REVIEW: Fiver – certainly won’t leave you feeling short-changed

The cast of Fiver – Photo Credit: Danny with a camera

Venue: Southwark Playhouse

Performance Date: 10 July 2019

Star Rating: ★★★★ 1/2

The importance of supporting new British musicals cannot be underestimated; there are precious few of them around. However, in ‘The Little’ of the Southwark Playhouse an astonishingly original and fresh new musical is making its debut. Cleverly innovative with an incredibly catchy score thanks to the vision of writers Alex James Ellison and Tom Lees.

Have you ever looked at the cash in your wallet and wondered where it has been before it came into your possession? Fiver follows the journey of a humble five-pound note as it changes hands and tells the story of the people it comes into contact with. Omnipresent, the fiver bears witness to moments of significance in people’s lives, whether it be the birth of a child, the end of a relationship, a proposal or simply given as part of an act of kindness.

Not only is Fiver refreshingly original, but it also boasts an insanely talented cast of musical theatre professionals. There is absolutely no weak link in this cast and it is a joy to witness such raw talent in such an intimate setting. Alex James Ellison plays a busker, come narrator who cleverly hangs the narrative together as the stories intertwine at pace. He flits in and out of the action, guitar in hand, clearly, an accomplished musician he is also blessed with a beautiful voice. The remaining four cast members Luke Bayer, Dan Buckley, Aofie Clesham and Hiba Elchikhe play multiple characters, some more significant than others.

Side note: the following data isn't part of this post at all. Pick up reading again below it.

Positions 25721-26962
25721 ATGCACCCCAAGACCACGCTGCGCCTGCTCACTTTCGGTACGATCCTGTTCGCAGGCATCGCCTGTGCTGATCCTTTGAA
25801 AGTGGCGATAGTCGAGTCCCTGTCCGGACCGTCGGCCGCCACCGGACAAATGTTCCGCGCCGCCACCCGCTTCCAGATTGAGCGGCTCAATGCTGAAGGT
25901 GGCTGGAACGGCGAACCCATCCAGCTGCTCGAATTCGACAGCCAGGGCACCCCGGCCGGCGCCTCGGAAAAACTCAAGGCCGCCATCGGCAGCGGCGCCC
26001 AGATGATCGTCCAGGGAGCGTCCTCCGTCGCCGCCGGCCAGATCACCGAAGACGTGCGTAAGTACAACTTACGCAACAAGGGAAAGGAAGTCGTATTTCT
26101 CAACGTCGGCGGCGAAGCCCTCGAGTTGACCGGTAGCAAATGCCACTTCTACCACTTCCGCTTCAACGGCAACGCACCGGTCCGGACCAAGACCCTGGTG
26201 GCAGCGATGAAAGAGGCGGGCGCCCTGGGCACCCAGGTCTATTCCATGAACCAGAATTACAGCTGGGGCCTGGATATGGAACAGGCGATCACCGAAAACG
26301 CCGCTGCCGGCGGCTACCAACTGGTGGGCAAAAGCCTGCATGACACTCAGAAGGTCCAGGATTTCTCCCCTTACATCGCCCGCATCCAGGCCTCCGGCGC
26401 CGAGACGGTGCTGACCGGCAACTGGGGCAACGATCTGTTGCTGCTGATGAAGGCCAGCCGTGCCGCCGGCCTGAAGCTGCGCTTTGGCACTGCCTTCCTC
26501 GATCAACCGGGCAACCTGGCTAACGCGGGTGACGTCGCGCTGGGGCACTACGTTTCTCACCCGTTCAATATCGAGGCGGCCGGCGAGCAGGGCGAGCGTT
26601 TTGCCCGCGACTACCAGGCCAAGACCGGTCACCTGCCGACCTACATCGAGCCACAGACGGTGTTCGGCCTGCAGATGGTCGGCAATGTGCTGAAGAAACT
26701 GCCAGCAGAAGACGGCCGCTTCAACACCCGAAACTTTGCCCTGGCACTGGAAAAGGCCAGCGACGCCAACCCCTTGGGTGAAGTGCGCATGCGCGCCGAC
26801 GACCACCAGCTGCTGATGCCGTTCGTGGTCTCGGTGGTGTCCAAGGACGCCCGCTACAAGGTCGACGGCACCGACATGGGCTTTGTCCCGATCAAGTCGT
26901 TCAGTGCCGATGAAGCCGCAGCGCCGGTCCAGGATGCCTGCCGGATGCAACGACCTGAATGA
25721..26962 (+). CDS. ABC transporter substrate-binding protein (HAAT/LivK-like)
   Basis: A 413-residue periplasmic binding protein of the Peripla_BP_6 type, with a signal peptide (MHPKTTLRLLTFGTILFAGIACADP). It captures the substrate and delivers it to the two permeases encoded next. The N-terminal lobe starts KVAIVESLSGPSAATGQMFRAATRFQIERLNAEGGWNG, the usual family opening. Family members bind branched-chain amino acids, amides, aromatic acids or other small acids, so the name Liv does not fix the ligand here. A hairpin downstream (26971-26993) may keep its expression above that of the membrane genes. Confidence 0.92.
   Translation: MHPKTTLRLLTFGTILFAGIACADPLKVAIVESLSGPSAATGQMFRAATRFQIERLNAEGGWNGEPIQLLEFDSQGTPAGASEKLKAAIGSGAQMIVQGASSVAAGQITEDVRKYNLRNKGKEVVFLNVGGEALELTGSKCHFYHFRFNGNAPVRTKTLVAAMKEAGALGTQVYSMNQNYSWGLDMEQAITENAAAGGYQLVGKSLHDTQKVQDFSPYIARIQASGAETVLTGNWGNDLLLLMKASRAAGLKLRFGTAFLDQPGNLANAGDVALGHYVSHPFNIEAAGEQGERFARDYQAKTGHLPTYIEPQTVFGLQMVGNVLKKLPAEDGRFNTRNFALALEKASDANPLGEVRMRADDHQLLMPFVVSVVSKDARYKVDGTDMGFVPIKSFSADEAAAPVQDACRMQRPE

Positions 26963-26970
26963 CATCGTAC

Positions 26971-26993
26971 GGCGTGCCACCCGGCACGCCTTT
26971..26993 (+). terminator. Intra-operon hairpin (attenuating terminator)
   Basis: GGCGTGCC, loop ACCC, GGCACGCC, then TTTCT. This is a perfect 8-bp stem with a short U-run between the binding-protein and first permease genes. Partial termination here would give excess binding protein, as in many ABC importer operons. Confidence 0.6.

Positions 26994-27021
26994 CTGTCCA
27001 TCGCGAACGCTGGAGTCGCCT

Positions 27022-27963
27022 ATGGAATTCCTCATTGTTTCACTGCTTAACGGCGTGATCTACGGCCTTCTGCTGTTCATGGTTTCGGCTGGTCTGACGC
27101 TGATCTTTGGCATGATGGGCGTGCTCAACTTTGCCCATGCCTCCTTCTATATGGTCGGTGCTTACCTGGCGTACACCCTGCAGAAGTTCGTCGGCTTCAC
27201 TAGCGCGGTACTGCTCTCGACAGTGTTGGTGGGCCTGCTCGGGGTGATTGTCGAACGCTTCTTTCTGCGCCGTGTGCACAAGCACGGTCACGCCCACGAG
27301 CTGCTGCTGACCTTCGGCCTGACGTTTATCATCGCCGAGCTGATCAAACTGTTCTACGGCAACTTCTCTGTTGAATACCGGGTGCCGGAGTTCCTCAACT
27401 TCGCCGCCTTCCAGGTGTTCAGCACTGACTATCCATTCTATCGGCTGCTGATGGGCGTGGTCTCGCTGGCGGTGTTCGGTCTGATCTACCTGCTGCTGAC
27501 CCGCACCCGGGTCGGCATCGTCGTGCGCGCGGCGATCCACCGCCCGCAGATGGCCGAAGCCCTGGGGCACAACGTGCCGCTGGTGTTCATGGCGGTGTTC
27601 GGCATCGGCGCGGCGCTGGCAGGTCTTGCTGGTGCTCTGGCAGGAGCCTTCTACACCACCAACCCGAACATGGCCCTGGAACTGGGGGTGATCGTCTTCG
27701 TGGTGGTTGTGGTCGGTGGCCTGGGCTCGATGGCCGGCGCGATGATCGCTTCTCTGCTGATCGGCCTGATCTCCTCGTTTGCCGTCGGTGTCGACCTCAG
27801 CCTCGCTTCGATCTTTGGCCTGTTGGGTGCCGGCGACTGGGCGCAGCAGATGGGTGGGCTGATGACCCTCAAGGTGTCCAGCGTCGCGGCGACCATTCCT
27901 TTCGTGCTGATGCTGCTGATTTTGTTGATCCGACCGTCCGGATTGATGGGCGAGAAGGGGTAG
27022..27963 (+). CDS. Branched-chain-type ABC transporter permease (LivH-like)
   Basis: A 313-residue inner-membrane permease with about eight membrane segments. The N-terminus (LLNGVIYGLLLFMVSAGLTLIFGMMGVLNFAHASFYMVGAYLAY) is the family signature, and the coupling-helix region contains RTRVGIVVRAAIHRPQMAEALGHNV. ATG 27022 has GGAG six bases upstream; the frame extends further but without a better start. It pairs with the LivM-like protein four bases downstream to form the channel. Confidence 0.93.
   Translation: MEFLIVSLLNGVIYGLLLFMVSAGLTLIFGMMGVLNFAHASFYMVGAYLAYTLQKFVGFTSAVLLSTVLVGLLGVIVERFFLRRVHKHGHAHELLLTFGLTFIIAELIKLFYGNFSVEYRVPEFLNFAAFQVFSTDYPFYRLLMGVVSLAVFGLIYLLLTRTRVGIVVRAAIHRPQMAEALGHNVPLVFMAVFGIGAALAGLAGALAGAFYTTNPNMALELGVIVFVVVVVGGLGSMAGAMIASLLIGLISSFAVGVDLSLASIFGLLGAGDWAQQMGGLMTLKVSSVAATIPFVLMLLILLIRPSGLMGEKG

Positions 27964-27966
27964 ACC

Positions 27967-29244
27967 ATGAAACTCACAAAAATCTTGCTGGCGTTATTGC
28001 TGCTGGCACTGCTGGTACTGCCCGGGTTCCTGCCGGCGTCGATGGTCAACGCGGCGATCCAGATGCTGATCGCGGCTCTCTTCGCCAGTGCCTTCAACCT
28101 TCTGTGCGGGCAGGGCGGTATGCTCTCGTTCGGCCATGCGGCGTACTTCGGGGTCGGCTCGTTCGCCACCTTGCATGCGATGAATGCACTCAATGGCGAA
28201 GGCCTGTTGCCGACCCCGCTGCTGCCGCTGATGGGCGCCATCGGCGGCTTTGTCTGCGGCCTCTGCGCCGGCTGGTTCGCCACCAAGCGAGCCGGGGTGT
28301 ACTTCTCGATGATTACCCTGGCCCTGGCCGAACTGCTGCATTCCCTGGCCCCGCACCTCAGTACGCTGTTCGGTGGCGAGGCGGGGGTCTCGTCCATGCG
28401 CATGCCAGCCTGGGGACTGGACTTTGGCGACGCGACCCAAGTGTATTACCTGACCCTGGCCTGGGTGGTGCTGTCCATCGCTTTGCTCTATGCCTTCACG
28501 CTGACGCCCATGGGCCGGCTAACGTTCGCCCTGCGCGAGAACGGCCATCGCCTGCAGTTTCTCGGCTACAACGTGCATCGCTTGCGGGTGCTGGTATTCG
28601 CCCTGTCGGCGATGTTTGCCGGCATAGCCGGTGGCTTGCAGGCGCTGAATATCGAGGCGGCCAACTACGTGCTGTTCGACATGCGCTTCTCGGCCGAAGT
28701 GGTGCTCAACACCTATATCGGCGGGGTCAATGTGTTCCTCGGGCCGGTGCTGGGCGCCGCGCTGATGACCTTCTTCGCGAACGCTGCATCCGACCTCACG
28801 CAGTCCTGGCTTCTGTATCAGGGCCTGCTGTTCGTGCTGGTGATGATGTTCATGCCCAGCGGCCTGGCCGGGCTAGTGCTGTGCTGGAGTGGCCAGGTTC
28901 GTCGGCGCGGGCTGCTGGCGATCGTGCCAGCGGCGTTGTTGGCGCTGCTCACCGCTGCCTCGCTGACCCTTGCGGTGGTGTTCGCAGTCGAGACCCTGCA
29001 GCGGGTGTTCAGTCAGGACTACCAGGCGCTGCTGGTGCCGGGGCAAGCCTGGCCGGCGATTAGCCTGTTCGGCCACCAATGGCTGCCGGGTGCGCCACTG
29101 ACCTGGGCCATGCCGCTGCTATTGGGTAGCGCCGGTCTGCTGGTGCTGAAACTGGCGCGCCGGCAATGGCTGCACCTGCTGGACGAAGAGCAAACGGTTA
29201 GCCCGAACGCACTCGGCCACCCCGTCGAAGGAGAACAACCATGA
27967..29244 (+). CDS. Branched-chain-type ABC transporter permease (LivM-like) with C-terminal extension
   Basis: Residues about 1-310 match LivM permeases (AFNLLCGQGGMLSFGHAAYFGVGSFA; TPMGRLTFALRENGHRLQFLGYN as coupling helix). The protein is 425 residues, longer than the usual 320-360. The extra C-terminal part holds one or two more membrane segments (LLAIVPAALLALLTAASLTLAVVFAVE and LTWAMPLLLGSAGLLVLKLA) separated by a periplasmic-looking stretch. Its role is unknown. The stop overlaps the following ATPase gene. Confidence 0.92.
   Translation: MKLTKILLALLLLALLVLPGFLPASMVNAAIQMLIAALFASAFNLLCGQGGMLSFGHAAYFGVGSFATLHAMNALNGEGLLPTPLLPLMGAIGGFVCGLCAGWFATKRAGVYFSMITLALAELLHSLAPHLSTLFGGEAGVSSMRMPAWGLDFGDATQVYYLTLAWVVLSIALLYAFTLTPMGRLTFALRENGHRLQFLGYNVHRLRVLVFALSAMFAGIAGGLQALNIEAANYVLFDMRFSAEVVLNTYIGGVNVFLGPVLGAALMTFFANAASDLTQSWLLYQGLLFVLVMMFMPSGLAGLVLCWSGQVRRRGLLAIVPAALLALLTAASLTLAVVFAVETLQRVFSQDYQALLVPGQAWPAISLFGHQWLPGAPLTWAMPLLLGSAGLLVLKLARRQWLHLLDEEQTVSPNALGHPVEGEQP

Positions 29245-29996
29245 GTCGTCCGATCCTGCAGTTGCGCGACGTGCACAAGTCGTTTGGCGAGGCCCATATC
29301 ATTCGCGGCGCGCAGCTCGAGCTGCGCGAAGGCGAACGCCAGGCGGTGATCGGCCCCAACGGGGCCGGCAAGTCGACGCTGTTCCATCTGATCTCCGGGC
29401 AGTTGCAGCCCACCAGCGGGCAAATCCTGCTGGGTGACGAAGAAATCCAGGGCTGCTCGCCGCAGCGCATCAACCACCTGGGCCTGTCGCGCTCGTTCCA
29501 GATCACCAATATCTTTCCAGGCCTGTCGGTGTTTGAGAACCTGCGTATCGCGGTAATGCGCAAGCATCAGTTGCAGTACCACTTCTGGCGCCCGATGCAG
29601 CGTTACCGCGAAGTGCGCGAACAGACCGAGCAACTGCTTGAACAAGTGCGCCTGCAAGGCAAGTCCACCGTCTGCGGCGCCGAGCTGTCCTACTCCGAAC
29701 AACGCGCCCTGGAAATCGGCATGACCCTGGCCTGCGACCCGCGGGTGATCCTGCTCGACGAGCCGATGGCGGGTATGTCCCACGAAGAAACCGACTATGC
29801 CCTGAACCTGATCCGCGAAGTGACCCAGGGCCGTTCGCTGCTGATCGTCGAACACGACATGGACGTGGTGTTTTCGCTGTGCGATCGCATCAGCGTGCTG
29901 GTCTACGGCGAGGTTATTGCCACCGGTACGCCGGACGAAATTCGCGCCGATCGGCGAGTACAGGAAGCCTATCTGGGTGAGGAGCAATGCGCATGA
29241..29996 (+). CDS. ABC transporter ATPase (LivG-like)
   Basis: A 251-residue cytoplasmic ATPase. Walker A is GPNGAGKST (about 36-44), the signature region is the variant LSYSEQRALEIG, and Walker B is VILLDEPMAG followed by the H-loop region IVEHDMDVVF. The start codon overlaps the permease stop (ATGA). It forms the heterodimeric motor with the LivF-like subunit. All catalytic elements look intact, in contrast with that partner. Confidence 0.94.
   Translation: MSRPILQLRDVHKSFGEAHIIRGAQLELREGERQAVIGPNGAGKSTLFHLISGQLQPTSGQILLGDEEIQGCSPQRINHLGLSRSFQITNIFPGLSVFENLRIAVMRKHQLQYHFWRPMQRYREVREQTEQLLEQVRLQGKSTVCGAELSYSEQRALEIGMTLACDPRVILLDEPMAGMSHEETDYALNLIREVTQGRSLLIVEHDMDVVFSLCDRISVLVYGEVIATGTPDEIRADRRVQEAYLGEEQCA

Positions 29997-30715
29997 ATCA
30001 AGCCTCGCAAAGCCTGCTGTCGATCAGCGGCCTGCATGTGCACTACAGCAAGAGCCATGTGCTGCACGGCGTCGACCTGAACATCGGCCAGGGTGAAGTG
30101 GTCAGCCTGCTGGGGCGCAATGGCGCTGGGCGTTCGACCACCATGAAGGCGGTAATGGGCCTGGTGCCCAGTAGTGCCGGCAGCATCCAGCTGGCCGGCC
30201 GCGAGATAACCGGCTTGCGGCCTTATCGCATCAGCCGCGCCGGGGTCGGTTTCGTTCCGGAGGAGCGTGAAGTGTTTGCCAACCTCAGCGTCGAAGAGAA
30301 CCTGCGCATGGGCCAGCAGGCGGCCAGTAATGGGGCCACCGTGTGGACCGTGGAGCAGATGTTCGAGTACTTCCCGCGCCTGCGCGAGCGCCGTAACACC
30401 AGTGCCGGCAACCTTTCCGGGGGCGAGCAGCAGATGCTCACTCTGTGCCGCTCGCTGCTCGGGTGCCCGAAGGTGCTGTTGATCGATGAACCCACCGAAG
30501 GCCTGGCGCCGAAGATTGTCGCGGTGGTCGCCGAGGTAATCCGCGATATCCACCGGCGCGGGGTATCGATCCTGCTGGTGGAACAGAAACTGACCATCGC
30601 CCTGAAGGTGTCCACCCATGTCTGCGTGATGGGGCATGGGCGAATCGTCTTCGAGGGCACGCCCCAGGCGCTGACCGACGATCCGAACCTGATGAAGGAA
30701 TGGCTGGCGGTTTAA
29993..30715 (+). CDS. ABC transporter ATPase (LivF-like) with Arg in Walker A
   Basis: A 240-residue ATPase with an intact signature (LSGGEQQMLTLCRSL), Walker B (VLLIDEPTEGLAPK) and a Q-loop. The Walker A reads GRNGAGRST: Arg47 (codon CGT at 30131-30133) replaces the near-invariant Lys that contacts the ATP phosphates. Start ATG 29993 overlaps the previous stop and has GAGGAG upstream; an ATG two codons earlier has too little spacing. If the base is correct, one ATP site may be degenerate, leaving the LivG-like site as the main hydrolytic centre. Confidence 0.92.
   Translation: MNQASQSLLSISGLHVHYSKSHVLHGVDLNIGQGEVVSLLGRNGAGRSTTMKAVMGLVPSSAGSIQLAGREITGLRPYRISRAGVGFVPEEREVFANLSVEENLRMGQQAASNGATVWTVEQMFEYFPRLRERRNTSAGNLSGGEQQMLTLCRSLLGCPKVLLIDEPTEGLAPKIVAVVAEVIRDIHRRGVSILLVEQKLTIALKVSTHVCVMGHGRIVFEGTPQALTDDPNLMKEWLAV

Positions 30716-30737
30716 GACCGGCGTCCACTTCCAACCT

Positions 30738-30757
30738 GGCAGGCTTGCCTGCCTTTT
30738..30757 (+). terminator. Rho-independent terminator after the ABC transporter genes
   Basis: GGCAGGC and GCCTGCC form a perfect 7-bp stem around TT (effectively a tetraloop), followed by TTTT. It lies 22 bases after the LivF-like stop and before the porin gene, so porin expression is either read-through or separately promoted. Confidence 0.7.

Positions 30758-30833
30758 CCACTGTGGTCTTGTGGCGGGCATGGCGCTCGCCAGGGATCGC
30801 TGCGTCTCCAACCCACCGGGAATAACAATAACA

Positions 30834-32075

Dan Buckley, most recently seen in the cult favourite Eugenius! demonstrates exactly why he is becoming known as a comedy genius through his YouTube channel with Scott Paige. His performances are hilarious and his voice soulful, yet he can deliver poignancy and emotion when needed. Hiba Elchikhe balances vulnerability and incredible assurance through her multiple characters, bringing light and shade to each with incredible ease and authority and wonderful vocal placement during her numbers.

Aofie Clesham is nothing short of a revelation. Her comedic timing is a dream, she flits between various accents and her facial expressions are an utter scream. Vocally she is incredibly accomplished and her performance of the penultimate number Press Hash To Rerecord is a particular highlight.

Everybody’s Talking About Jamie alum Luke Bayer, showcases his enviable versatility, with his characters ranging from bereaved friend to broken-hearted single father, to unpleasant schoolboy bully. His vocals as ever are powerful, smooth and suit the numbers implicitly. Bayer’s chemistry with Clesham, in particular is evident as they bounce off each other with incredible ease, never more so during a particularly hilarious scene with a shopping trolley.

Bayer and Buckley also share a beautiful duet of You’ll Be a Man, My Son, providing a brief interlude from the comedy, allowing the actors to showcase their emotional range and striking a real chord with the audience – a few tears were even shed.

The show explores several styles of music from hip hop to rock to power ballads which complements the different moods of the narrative and is book-ended by the incredibly catchy earworm Change is Bringing Me Down. The only slight negative is the sound design. The band, whilst incredibly accomplished, tends to drown out the vocals at key moments making it difficult to distinguish the lyrics.

The set is cleverly designed by Justin Williams and suits the space but it is also easy to envisage this show being scaled up to suit a larger venue where it could certainly hold its own. Quality original British musicals come along so infrequently this show deserves to enjoy a longer life and to reach a larger audience. Southwark Playhouse is committed to supporting and facilitating original work and Fiver is a fine example of the quality that this commitment can yield.  The show is only in residence for another week and will disappear as quickly as the five-pound note in your pocket. It’s also whipping up quite the buzz so don’t miss out – it’s worth every penny.

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